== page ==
Jillian Michaels

Are you as tough as you come across on television?

What you see is real. I think the problem is the show just doesn’t show you why I do what I do. It looks crazy all the time. They’re showing you five minutes out of a 100-hour week. When I’m being that way I have reasons. I’m trying to get through to someone. It’s an incomplete picture, which is a shame.

If you came to me and were looking for a trainer, it would be different. We would have plenty of time. With these contestants, you don’t have that kind of time to be gentle or be patient. They need to wake up and they need to wake up fast.

The show’s other trainer, Bob Harper, is all about “compassion” and “nice-guy support,” while you’re more about “tough love.” How do you compare the approaches?

With Bob, he’s very much “It’s all good. You didn’t do anything wrong I believe in you. Do it for daddy.” I don’t believe in that long term and I think that’s why Bob hasn’t won. When I do it, it’s a lot more aggressive and it’s considerably less pleasant. I try to make them think I don’t care, which isn’t true. I want them to do it for themselves. There are millions of people looking for them to be heroes. I might scare the crap out of them to be able to run a mile and then they believe they can do it. I want them to know it’s their fault and they need to take responsibility for it and then change. A lot of people can’t handle it. But in the end, it always turns out OK.

Which approach is better?

Part of the reason I’m so vicious – as in aggressive, ruthless or lacking sympathy – is that it doesn’t do them any favors to be sympathetic. It doesn’t do them any favors to treat them as if they’re weak. They’re not invested in it for me … they have to be invested in it for themselves. They own their behaviors and their actions … they need that accomplishment to build their self-esteem.

You really give people a hard time when they give you excuses. For our readers, their excuse could be arthritis pain. It hurts when they move. What would you tell them?

My mom has suffered form fibromyalgia for many years. It’s extremely painful. It’s terribly frustrating. You need to definitely validate that it’s happening for them and empower them that there are solutions, even if it's not at an accelerated pace. Tell them, “When you’re done with this process, your pain should be significantly better.” I’d only push them through something if I knew they could do it.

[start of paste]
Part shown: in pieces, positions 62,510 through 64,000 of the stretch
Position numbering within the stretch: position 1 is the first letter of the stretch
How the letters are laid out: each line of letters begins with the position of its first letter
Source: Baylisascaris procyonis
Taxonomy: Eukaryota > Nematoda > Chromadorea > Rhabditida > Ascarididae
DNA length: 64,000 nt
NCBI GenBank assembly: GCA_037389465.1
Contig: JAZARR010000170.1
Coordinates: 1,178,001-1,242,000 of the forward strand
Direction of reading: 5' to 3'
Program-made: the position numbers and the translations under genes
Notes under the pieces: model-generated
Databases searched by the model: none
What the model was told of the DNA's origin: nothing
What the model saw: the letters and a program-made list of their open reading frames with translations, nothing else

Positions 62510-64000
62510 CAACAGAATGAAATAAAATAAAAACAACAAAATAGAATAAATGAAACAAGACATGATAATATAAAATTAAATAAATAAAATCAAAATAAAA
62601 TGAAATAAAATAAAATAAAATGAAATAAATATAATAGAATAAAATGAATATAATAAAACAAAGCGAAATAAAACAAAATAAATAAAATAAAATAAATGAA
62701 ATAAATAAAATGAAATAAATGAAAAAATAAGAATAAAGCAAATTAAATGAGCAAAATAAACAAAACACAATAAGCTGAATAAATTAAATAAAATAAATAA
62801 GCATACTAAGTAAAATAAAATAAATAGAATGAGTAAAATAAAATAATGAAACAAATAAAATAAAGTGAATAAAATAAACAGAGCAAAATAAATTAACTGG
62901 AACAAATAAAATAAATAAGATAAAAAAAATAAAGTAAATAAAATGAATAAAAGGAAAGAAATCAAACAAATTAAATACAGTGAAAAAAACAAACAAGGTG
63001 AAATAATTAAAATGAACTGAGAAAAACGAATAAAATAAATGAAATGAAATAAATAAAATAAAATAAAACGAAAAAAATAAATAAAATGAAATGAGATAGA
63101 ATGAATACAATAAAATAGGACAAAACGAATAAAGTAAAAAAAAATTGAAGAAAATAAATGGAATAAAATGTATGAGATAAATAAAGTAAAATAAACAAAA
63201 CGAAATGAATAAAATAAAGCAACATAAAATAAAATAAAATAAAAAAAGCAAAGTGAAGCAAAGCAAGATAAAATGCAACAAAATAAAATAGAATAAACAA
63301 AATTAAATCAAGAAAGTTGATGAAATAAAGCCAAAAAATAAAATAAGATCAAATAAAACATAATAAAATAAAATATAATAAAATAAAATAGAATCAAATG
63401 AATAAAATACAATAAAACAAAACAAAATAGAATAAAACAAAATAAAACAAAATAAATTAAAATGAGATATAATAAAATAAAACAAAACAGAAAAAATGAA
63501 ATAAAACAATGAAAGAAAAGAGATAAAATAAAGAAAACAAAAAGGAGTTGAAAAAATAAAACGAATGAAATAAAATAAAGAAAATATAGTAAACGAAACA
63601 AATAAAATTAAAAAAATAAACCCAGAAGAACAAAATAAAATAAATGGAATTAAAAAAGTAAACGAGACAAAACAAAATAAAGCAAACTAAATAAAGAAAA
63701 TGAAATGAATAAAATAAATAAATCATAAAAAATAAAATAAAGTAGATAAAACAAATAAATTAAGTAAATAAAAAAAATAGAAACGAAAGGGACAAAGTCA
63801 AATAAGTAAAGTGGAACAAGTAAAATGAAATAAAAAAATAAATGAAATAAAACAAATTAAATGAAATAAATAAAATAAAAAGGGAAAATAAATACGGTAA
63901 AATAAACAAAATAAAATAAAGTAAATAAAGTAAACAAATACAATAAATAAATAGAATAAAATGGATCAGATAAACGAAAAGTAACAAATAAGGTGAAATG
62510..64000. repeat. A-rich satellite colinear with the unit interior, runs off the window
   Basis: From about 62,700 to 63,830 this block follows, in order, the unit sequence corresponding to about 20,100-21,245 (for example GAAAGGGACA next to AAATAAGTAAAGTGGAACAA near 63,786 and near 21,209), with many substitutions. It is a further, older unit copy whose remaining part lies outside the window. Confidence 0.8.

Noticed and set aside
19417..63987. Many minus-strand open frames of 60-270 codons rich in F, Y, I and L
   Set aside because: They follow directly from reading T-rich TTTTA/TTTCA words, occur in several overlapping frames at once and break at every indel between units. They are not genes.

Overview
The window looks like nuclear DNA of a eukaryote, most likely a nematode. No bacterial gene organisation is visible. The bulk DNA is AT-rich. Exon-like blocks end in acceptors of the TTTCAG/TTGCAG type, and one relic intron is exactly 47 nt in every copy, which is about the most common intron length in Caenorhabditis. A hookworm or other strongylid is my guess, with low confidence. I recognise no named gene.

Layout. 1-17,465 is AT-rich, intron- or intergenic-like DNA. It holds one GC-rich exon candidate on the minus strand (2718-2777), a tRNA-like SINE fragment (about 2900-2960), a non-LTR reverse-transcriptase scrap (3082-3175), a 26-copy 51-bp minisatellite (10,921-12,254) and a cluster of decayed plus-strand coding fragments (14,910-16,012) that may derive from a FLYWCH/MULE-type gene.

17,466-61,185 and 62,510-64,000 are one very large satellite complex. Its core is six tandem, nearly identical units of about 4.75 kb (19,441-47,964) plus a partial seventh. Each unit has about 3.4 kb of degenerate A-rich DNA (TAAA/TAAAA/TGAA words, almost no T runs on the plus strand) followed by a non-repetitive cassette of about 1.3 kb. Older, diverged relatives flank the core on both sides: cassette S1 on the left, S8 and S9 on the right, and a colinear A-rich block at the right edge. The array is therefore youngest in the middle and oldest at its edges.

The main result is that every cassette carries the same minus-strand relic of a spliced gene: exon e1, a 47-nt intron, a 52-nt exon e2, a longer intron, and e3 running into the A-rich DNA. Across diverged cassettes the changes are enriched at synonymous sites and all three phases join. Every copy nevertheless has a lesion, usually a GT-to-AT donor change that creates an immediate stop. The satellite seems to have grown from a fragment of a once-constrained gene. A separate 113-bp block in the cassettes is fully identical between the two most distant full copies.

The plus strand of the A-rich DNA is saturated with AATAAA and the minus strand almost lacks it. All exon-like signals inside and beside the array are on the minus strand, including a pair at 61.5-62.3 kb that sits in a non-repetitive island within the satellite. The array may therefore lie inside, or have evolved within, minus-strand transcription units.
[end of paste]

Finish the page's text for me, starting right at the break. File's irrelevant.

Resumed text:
What are your fears when you send the players home? How well equipped are they to survive in the world?

It depends on the contestant. With (last season’s oldest contestants) Jerry and Estella, I was freaking out about it. I went to the producers and I was screaming and yelling and having a fit. “He fainted on day one and on week two he went home and this makes us so irresponsible!” And now he’s doing great.

What have you found makes a person succeed at weight loss?

There are two things that make people succeed. One, is it worth it? If it’s worth it, people will try and attempt anything. This is not going to be pleasant. You’re not going to love broccoli. You’re not going to love the gym. Are these behaviors worth the ultimate goal?

Number two is capability. Most people don’t feel capable. They’re not informed. You can’t skin a cow with a spoon. I provide the information and provide experiences where they’re capable.

Has your view or your opinions about weight loss changed after this experience?

Definitely. It’s been a real ongoing process in regards to the science of it. You don’t take hundreds of pounds off people in a matter of months. This isn’t normal. When I first started the show I was like, “We need this many carbs, this much protein …” Now my understanding of metabolism and aging is so much different. It’s the universal rule: Eat less, do more. I focus on that, go organic when possible and avoid processed food.

Are you perfect about what you eat and how often you workout?

I hate exercising. I have so many flaws; it’s ridiculous. I’m insecure. I’m demanding. I’m impatient. I eat real food. I love organic dark chocolate and a glass of wine. I do struggle with emotional eating. When I don’t have time to workout I just eat better and I’m really careful about my food and when I get to the gym I work out that much better.

Do you have any specific exercise advice for people with arthritis or joint pain?

By doing it and doing it safely you decrease your pain and increase your chance of rehabilitation. You’re helping with depression, metabolism … it can change your life. It’s about finding the things that work for you and doing them. I really believe in that mind/body connection. Chronic pain can destroy a life and you have to be proactive about handling it.